“Slam Bag” and the 200 lb Hoist

Posted: March 7, 2011 in Strength Stunts, Workout Reports

For a while now, I’ve been intrigued with the possibility of creating a bag specifically for the purpose of throwing and slamming, rather than your standard lifts.  While the bulk of sandbag lifts are somewhat dynamic, as you must quickly adapt to the squirming of the bag, they are primarily strength movements.  A little explanation may be required here to clarify before we keep going.

So, when our bodies move heavy things slowly, as we would do in most of the familiar gym lifts, we are building strength–the ability to overcome high resistance. That’s a great thing to do, but you may have found that, despite being strong, we often lack the ability to affect sudden, decisive change on a lighter object. Accelerating an object (or ourselves) requires efficient power production. If strength itself were all-encompassing, then your bulky 1,000 pound squatter would be the archetype for the 100 meter dash. That’s not the case, is it? No, because that raw strength is geared to slow, grinding movements against massive resistance.  The sprinter, on the other hand, is able to produce sudden, powerful movements that scoot him down the track. He’s probably a decent squatter, too, because power and strength are inter-related, but that’s a different story.

Anyway, accelerating a light object is great training for your neural pathways. It trains your body to use that muscle you’ve been building in a productive, efficient way. Thus, the slam bag.

The Slam Bag Is:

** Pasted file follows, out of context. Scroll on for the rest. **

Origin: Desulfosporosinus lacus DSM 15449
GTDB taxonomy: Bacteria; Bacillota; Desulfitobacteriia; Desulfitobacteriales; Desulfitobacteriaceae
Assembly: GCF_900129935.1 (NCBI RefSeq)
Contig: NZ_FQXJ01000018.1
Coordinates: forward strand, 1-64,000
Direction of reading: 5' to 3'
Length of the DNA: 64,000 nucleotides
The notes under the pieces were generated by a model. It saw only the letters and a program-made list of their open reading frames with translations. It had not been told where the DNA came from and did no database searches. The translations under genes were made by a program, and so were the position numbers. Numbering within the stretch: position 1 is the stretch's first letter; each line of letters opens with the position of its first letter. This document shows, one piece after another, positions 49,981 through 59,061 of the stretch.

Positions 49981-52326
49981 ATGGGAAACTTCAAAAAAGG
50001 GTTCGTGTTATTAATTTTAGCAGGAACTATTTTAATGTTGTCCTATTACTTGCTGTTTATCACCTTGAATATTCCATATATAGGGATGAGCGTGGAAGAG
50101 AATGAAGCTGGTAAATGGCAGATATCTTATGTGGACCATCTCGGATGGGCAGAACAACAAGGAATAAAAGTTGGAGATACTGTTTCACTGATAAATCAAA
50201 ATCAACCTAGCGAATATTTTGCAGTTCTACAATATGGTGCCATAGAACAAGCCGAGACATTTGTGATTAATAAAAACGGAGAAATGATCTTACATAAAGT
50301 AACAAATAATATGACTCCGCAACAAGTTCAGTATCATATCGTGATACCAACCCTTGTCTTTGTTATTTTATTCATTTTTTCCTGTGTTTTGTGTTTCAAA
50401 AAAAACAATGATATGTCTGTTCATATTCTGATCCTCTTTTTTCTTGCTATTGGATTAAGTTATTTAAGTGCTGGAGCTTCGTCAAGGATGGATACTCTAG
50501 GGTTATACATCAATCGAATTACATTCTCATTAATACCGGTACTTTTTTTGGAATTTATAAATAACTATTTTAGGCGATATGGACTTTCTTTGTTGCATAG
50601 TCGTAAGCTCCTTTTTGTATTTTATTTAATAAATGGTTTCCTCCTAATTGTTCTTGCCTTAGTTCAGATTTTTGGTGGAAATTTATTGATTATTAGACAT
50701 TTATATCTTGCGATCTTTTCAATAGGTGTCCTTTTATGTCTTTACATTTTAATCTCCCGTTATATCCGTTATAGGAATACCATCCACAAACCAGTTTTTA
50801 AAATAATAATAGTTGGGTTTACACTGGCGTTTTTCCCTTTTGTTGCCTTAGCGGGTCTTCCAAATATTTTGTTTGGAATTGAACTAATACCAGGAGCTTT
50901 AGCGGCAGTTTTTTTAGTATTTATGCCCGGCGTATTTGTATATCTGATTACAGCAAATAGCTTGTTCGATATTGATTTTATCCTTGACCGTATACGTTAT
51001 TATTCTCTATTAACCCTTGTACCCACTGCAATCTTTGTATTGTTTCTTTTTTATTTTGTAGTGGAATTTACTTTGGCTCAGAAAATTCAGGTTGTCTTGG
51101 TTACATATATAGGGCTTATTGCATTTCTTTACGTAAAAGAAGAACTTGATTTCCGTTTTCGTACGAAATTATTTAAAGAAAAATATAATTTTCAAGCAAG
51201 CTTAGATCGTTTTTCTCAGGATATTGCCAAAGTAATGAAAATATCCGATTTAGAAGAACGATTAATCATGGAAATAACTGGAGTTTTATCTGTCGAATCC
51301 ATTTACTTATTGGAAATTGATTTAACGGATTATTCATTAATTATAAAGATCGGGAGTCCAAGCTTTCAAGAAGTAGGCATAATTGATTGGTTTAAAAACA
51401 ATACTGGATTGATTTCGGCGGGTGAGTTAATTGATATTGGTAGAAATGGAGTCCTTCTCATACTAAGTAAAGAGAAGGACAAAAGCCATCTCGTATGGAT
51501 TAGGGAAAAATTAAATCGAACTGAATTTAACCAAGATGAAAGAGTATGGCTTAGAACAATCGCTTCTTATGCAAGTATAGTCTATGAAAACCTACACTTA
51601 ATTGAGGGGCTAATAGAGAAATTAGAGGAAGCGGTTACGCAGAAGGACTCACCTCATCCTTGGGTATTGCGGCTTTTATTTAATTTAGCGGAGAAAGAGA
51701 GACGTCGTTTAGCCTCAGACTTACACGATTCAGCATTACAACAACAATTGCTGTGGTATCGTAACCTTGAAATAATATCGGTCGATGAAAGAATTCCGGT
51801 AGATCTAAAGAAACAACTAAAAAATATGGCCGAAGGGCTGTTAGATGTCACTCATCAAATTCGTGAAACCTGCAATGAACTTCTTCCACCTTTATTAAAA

• A medium-sized, heavily reinforced bag filled with chunks of recycled rubber.
  • Two layers of polypro bag with a loose cotton bag over the top.
  • About thirty pounds.
  • Pretty darned neat!

What can you do with the slam bag? You can throw it, swing it, and slam it in all manner of ways. Because it is fairly light and absorbs impact gracefully, you can swing it from overhead and slam it into the ground, throw it against a wall, swing it against a wall, and otherwise abuse it. The neat thing about doing all these movements is that they coordinate our body systems, toughen our core muscles, and allow us to ask our muscles to give a sudden pulse of “full on” without putting a massive strain on our joints or worrying about harming ourselves. The self-protection mechanisms in our body will usually not allow us to pop a hernia or otherwise injure ourselves as we slam, throw, or swing a moderate-weight object. The other big benefit is that these power pulses have to be contained by our hands. That means that our hands and lower arms are going to have their work cut out for them.

Slams and Throws I’ve Tried:

  1. Downward slam from overhead, two hands
  2. Downward slam from overhead, one hand
  3. Overhead throw (forward), two hands
  4. Chest pass, two hands
  5. Forehand swing against wall
  6. Backhand swing against wall
  7. Sideways “heave-ho” toss

Other Interesting Lifts:

  • One and two handed snatch
  • Two handed snatch from outside the stance (twist down)
  • Russian Twist (didn’t try)
  • Snatch to overhead squat (didn’t try)

Many of the lifts, slams, and throws can be combined, so that you ask your body to improve its coordination and constantly challenge yourself to see how quick and clean you can manage the moves. Weight isn’t the primary thing, because any weight that’ll allow us to get all our muscle recruited in the acceleration process is sufficient. I found the movements bracing, fun, and cathartic, because you’re just whacking the bag around like crazy. I’m sure that I’ll be talking more about the bag in the near future, as I get the chance to use it outside.

200 lb Hoist:

Just for kicks, I put the Blue Meanie 150 lb bag and my little 50 into a big bag together.  I then hoisted it a few times.  With the two bags squirming in random directions, it was a hell of a tough hoist, but possible. I have evidence now that a “real” 200 pound bag (I’m thinking “Big Meanie” for the name) could be useful. I will probably build one as spring progresses. My “endgame” plan is to build a 250 (the Blue Max?) in the summer. After that, I believe that the bags will grow so bulky as to be difficult to manipulate. I may have to consider stone lifting at the point that the 250 has become old hat, if that comes to pass.

Happy Lifting!


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